Radamel Falcao, Juan Cuadrado, and Carlos Sanchez were denied the chance to light up the Premier League, but it is a player who looked to have lost his way who could prove the biggest thorn in England's side when the two teams meet for a place in the World Cup quarter-finals
Colombia's English transients have a point to prove, but it's Quintero who looks 'the real deal'
If England’s footballers want a quick boost to morale ahead of Tuesday’s meeting in Moscow with Colombia, they should look over the opposition teamsheet through the filter of the Premier League. Radamel Falcao? One season at Manchester United and a mere four league goals. One season at Chelsea, even worse: a single goal.
Juan Cuadrado? The winger lasted little more than seven months at Chelsea, signed for a hefty fee, swiftly discarded, derided as the Flop of the Year in the title-winning campaign of 2014/15? David Ospina? Very much second choice in goal for Arsenal. Carlos Sanchez? Part of the limp Aston Villa relegated two summers ago.
Comforting details, perhaps, but the wrong lens through which to assess a Colombia with an admirable knack of overcoming setbacks. Falcao’s English episode, those low-key loan spells from Monaco to United and Chelsea, coincided with an injury-plagued period of the striker’s otherwise prolific career in Portugal, Spain and France. Cuadrado at Chelsea had an unforgiving task: limited minutes to dribble down the wing, no opportunity to build up the momentum that has made him one of Serie A’s most penetrating players, and a serial champion with Juventus.
Ospina? Being the designated cup-specialist gloveman at Arsenal has at least brought some glory at a club where it is scarce: He won an FA Cup last year. As for Sanchez, now of Fiorentina, he was injured for much of Villa’s calamitous plunge towards the Championship.
Sanchez has also been a key actor in Colombia’s story of recovery in Russia, although not in the way he would have wished. He was sent off three minutes into the opening match, against Japan, for a handball in the penalty area. From the subsequent spot kick, they fell behind.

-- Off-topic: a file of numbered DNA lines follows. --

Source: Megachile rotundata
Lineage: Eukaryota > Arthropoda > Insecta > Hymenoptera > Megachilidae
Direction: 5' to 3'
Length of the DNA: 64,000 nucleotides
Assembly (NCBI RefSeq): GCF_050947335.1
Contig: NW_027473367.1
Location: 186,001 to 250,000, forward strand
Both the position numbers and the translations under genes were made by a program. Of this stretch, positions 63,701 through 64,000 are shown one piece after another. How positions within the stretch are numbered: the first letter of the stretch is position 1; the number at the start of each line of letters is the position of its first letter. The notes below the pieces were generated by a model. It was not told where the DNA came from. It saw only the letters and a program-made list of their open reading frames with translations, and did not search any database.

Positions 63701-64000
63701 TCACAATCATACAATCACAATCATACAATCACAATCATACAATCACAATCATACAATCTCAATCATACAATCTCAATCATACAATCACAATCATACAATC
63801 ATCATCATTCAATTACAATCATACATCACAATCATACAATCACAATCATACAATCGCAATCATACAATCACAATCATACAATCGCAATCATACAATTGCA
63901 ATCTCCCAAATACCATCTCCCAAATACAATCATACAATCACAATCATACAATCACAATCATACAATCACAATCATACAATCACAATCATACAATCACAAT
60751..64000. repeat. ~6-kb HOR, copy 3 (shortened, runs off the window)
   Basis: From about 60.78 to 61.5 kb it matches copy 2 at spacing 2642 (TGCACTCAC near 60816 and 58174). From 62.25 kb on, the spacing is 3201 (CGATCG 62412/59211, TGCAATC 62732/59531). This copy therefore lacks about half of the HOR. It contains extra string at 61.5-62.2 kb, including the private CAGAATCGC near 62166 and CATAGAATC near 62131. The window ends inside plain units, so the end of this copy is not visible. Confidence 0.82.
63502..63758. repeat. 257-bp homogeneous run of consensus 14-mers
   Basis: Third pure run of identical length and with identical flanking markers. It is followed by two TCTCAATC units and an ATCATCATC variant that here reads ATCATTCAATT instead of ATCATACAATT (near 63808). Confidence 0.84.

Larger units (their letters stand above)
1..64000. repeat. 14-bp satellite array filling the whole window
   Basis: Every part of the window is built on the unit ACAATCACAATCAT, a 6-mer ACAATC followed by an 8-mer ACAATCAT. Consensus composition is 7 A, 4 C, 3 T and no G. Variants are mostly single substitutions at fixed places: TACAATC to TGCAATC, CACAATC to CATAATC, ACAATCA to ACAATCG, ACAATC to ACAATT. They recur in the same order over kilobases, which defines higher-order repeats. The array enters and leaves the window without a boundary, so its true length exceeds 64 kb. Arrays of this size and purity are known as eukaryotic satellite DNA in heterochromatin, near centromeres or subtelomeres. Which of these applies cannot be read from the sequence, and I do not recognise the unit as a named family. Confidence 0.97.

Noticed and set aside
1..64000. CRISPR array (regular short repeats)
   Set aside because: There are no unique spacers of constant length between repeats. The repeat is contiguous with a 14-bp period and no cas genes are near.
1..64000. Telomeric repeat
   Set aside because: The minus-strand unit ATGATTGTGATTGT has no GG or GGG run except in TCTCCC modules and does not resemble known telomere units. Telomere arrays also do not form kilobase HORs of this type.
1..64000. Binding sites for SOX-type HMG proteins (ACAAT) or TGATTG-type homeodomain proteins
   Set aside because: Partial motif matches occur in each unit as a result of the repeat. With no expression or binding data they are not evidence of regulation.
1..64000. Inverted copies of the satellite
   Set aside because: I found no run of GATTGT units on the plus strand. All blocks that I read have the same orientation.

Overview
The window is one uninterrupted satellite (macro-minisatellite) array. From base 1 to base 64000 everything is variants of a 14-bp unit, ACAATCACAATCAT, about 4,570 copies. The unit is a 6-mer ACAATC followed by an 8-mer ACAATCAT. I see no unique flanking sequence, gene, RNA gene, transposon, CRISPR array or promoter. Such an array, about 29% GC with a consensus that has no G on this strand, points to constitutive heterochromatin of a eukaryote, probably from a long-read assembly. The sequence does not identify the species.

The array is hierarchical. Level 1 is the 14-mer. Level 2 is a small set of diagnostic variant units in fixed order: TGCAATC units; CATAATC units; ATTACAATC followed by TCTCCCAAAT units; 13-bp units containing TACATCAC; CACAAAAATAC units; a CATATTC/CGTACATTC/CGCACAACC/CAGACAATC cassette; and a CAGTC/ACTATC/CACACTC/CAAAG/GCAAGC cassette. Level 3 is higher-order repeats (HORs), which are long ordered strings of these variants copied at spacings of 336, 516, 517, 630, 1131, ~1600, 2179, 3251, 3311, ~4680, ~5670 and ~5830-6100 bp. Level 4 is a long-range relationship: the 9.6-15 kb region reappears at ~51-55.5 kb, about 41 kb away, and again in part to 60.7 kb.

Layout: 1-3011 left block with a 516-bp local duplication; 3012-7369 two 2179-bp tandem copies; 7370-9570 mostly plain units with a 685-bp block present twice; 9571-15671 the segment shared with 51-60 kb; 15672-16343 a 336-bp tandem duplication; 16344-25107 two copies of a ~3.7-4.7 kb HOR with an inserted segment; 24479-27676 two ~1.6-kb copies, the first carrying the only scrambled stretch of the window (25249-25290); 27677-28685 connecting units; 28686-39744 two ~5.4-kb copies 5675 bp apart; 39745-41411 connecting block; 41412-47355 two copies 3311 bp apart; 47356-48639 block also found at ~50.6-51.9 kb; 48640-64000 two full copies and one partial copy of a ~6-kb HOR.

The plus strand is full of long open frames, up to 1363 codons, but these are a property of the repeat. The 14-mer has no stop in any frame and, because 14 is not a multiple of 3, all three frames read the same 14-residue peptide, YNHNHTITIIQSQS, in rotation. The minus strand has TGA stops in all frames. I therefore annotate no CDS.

It was a catastrophic start to a group where there was never likely to be much margin for error, with fixtures against Poland and Senegal to come. Colombia set about finding solutions. They were down to 10 men; they were also without their most talented man, James Rodriguez, because of a muscle strain that continues to pester him and looks likely to restrict his participation against England.
Step forward Juanfer Quintero, an ingenious attacking midfielder who, like Rodriguez, has a charmed left foot and a sharp eye for the tiny gap where a pass might be threaded, or, as against Japan, a goal eked out. Quintero took the free kick that pulled 10-man Colombia back into the game against Japan, slipping his shot under the defensive wall.
Quintero’s expertise from set pieces has been a boon. He delivered the corner from which Yerry Mina scored the only goal of the game against Senegal that propelled Colombia to the top of their competitive group. His performance against Poland was exceptional. “He’s a little guy but with so much confidence about him,” said Lukasz Fabianksi, the Poland goalkeeper, who was relieved to be watching that fixture, a 3-0 Colombia win, from the bench. “He’s a really good player in a team with so much quality in midfield.”
Yet Quintero has largely hidden his qualities in the past four years. He made an momentary impact, as a 21 year old, at the last World Cup scoring his first international goal in a group game against Ivory Coast. But he was used as an option from the bench while his childhood friend, Rodriguez, shone, the tournament’s leading scorer.
Quintero played for Porto at the time, but would soon lose his status there. Word was he also lost his focus. His club career since has been a hopscotch of loans, at Rennes in France, at Independiente in Medellin, Colombia and most recently at River Plate in Buenos Aires, where a purchase option from Porto was agreed that River are now rather pleased about. Quintero, who had all but disappeared from consideration from Colombia manager Jose Pekerman until his international recall in March, has made the last two weeks quite a shop window.
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The experienced Pekerman, sensitive to the ups and downs Quintero has been through - and not just professionally: he lost his father as a very young child in what has been reported as a politically-motivated "disappearance" - manages the player carefully, geeing him up constantly. Against Poland, Pekerman called him to the touchline to bellow: “Juanfer, you’re the real deal, you’re a star!”
In Moscow on Tuesday, Quintero has his biggest chance to prove it. There’s a perfect opportunity, too, for those former, unfulfilled Premier League transients to show the English game their true selves.
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